Researchers have found that socially reserved and anxious people often imagine others don’t like them, even when it isn’t true. In his book Shyness, researcher Philip Zimbardo describes a study where actors were videoed saying “Hello. How are you?” First in a warm, friendly way; then in a neutral way and finally in a “I don’t like you” type of way.

The researchers then had a group of people view the videos. Half of them were confident, the other half were self-proclaimed shy or socially uncomfortable. While watching, they were told to imagine they were meeting the video actors in person for the first time.

The result? The socially anxious people felt the neutral actors and even some of the “warm” actors were rejecting them. On the other hand, the confident people felt everyone was warm and friendly or at worst neutral, even the “I don’t like you” actors.

So just remember next time you think someone doesn’t like you, you’re probably imagining it. Be sure to remind yourself of the interesting things in your life often. Remind yourself that some people DO find you interesting and that others are likely to also.

What About When Someone “More Assertive” Enters the Scene?

I totally understand the feeling of “not being good enough” when someone louder or “more charming” comes around. Many times, I could do well socially until a more outgoing guy showed up. Then I’d feel out-shined and like I couldn’t compare.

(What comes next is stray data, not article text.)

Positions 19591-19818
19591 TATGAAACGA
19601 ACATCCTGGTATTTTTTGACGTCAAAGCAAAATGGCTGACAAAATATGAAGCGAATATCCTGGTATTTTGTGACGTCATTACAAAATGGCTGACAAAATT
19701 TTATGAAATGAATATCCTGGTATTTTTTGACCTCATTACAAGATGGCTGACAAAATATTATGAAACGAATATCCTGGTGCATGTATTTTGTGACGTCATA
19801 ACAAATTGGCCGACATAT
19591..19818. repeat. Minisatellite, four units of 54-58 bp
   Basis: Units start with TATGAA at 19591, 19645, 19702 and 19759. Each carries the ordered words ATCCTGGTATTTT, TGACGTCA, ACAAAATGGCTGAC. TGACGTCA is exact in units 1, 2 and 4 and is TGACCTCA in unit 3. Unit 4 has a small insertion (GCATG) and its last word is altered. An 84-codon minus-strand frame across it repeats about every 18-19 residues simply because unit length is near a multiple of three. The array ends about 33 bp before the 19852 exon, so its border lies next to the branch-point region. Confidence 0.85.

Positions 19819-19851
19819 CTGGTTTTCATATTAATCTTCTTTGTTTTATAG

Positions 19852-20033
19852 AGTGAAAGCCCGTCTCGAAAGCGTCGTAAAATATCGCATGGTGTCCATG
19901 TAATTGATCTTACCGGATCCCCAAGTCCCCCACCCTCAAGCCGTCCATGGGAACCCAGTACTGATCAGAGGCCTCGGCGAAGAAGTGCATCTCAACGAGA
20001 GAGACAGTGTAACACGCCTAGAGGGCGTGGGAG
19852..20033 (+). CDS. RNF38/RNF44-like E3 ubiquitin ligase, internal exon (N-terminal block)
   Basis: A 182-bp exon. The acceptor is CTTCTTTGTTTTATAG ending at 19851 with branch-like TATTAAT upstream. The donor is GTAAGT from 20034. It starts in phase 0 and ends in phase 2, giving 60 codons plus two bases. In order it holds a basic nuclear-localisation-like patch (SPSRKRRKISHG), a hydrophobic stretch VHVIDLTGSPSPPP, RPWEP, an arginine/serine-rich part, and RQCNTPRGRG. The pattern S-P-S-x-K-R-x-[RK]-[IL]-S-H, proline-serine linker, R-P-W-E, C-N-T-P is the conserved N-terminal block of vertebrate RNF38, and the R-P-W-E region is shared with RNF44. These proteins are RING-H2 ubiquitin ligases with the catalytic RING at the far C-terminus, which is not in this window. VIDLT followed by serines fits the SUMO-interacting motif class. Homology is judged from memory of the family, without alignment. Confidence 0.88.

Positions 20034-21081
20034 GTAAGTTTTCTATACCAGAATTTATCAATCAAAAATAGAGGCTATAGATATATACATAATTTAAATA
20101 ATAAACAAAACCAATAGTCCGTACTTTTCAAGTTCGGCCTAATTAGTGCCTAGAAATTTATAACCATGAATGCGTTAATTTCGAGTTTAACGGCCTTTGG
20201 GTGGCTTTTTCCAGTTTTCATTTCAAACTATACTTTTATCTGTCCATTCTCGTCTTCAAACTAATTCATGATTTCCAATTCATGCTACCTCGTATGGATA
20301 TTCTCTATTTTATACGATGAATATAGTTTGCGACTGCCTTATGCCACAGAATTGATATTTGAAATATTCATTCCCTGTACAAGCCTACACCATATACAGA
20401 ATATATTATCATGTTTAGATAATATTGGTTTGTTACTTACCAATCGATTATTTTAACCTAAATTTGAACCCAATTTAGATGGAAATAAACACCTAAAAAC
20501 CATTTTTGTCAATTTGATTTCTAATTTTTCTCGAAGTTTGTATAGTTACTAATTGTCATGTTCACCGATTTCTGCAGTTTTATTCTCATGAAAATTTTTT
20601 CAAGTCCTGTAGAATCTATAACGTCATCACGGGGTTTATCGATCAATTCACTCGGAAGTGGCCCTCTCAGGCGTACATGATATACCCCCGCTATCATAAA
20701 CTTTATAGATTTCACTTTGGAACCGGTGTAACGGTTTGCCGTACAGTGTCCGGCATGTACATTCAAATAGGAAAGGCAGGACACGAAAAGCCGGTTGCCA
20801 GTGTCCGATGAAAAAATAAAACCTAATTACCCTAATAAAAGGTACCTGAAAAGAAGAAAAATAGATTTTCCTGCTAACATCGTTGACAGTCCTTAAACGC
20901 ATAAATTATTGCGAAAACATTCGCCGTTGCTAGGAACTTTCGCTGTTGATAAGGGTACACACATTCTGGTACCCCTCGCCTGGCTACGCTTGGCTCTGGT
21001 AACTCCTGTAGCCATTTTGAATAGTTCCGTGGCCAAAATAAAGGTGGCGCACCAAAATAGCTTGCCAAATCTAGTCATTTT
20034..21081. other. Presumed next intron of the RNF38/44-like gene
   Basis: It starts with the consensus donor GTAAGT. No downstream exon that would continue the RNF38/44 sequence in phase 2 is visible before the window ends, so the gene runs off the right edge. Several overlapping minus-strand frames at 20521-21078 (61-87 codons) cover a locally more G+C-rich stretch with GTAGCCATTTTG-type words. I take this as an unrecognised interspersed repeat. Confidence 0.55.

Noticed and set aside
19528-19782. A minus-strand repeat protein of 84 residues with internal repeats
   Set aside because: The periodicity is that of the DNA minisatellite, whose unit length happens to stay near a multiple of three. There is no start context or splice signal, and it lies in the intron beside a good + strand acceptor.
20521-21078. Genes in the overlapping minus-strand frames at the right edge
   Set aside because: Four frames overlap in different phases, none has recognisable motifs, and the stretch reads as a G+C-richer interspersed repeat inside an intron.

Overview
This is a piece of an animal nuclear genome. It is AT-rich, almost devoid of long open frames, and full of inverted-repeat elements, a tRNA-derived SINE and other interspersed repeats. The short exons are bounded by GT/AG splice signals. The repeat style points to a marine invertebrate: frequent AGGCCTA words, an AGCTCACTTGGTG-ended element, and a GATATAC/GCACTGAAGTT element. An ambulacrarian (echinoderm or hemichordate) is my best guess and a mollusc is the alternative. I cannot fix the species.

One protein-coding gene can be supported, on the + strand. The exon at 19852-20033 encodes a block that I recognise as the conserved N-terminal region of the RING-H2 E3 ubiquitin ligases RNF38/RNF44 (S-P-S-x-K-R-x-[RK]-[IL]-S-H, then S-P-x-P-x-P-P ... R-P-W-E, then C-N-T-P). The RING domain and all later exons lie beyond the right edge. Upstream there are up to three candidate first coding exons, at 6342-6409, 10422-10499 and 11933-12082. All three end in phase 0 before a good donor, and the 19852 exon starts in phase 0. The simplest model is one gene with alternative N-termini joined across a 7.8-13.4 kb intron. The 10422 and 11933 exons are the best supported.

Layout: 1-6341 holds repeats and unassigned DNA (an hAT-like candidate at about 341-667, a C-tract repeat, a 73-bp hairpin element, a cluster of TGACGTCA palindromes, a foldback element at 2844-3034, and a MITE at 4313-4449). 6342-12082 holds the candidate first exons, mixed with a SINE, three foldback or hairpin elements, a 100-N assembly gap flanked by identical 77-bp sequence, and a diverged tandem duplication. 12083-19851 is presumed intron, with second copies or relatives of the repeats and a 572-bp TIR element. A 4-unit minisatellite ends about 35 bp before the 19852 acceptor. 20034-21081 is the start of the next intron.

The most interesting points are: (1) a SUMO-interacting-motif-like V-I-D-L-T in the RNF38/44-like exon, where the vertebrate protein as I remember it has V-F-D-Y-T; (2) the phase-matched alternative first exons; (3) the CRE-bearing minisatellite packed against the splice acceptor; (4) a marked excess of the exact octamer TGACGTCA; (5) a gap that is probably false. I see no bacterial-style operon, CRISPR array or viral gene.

But think about it, just because that person is good socially and charming and all…does that mean you suddenly can’t talk to people, befriend them, get to know them and them you?

No it doesn’t mean that. All it means is that, for the time being anyway, you aren’t quite as outgoing and socially savvy as that assertive person. But in your own way, you can still engage people.

Maybe you do this one on one instead of holding the attention of the group. But hey, that still works! Start there and build on that. Eventually, you’ll get better.

Remember People Go to Parties to “Get Away” From Normal Life

Think about it… Most people lead mostly boring lives. They…

  • go to work or school
  • come home
  • eat
  • watch TV
  • do it all over

So when they go out on the weekend, they’re looking to get away from that day to day drudgery.

A party is a place people go to do that. In these types of social events, people are in the mindset of “let’s have fun.” They want something else to think about besides work, school, and every-day life.